Having benefited from the support and kindness of various individuals, Ms Abirami aspires to eventually lecture in biomedical science at a polytechnic.

“When I was younger, I always envied a lot of students when I read through the papers and saw others doing so well… I’m kind of living my dream life already,” she said.

For this week's Big Read, TODAY sat down with several youths who had a disadvantaged start in life to find out about the challenges they confronted as well as the opportunities that came their way. Read their profiles here:

Teachers, friends help Normal (Tech) student in his journey to NUS

A nudge from his older brother and family friend, and prodding and support from his school spurred Mr Tan Wang Ren, 25, to pull off something that no one in his school had done before: Move up to the Express stream from Normal (Technical). Read more here.

Tan Wang Ren with his teacher Ng Chee Keong. Photo: Najeer Yusof/TODAY
Make the best of what you have, says young Singaporean from lower-income family

As a young child growing up in a three-room flat in Toa Payoh, Mr Eric Lee was aware that finances were tight for his family of five. His father, a blue-collar worker in a fibreglass company, was the sole breadwinner, and his homemaker mother occasionally took on babysitting jobs to help supplement the family’s income. Read more here.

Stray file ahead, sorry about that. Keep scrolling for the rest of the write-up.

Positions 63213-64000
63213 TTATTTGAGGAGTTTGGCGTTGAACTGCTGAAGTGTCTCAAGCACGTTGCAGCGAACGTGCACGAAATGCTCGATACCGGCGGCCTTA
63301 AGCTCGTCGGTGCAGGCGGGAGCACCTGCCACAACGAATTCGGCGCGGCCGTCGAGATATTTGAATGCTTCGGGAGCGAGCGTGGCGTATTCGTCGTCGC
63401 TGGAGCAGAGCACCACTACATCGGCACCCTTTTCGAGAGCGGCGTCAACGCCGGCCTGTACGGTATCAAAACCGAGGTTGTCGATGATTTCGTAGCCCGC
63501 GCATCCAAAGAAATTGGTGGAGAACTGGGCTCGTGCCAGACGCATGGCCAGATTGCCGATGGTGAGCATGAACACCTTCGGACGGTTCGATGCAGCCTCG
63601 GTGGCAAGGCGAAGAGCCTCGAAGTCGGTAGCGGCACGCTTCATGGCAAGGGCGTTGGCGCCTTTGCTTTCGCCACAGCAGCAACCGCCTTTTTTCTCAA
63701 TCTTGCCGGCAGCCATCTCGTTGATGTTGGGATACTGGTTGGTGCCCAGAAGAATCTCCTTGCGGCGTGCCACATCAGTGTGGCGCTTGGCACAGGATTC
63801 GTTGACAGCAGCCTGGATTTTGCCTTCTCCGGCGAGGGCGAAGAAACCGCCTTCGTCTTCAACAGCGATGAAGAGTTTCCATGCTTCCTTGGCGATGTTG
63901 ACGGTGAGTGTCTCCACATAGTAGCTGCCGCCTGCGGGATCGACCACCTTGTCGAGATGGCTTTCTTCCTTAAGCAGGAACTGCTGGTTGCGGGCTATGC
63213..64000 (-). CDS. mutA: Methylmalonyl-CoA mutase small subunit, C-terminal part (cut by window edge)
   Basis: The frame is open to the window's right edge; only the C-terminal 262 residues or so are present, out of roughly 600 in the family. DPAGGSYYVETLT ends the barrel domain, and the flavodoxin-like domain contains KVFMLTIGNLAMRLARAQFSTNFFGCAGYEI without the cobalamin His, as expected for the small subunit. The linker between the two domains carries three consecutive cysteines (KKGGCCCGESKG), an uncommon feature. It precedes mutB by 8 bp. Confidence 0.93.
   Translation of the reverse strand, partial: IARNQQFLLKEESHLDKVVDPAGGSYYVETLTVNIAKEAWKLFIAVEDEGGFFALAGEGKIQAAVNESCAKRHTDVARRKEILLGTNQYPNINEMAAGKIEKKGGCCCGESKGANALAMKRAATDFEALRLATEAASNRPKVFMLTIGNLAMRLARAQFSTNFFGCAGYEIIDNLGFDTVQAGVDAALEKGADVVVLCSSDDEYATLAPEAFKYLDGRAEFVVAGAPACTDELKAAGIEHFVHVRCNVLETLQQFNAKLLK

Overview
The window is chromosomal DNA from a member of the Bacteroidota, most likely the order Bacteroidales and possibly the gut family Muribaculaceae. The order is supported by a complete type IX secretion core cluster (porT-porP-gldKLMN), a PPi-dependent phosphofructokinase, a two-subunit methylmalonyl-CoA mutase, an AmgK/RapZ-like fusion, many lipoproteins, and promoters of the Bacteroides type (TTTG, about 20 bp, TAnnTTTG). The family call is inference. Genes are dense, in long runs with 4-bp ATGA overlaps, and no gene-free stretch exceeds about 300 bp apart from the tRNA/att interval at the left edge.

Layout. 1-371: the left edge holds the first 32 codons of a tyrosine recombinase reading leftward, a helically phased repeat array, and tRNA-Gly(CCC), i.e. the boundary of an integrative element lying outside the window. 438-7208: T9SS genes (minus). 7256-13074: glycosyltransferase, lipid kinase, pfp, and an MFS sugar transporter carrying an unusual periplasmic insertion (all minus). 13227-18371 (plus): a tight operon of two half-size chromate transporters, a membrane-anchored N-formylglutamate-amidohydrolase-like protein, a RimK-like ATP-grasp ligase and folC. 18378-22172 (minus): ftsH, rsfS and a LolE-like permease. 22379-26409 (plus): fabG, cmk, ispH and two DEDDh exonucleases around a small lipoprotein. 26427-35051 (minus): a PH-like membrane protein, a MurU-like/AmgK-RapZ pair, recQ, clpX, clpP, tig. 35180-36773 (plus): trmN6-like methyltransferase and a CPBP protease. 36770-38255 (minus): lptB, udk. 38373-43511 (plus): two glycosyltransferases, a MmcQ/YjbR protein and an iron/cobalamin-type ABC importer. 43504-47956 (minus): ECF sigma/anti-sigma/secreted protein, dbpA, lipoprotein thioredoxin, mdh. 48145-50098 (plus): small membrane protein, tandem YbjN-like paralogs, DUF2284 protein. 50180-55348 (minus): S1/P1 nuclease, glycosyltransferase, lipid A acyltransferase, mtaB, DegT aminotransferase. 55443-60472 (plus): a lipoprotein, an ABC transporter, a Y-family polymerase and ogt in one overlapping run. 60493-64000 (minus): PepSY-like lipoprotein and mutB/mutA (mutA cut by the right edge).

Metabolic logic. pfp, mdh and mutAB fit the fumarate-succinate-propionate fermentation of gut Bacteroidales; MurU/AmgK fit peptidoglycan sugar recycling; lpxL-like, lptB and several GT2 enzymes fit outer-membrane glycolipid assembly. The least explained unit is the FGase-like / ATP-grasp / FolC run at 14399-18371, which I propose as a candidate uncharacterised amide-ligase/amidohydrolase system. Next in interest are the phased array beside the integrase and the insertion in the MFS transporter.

Mr Eric Lee grew up in a family of five in a three-room flat in Toa Payoh. Despite living frugally, Mr Lee said that he had a “fair start” in life, and that his parents made sure they gave him and his two siblings whatever they could afford “with everything they had”. Photo: Najeer Yusof/TODAY
Mum’s words spur undergraduate to overcome family’s financial difficulties

For Mr Mohammad Helmi, 24, the financial hardships he had weathered during his younger days turned him into a resilient young man raring to create a better life for himself and his family. Read more here.

Mohammad Helmi is from a low-income family and is the oldest child. The final-year business undergraduate at SMU scored a coveted six-month internship with Apple last year. Photo: Raj Nadarajan/TODAY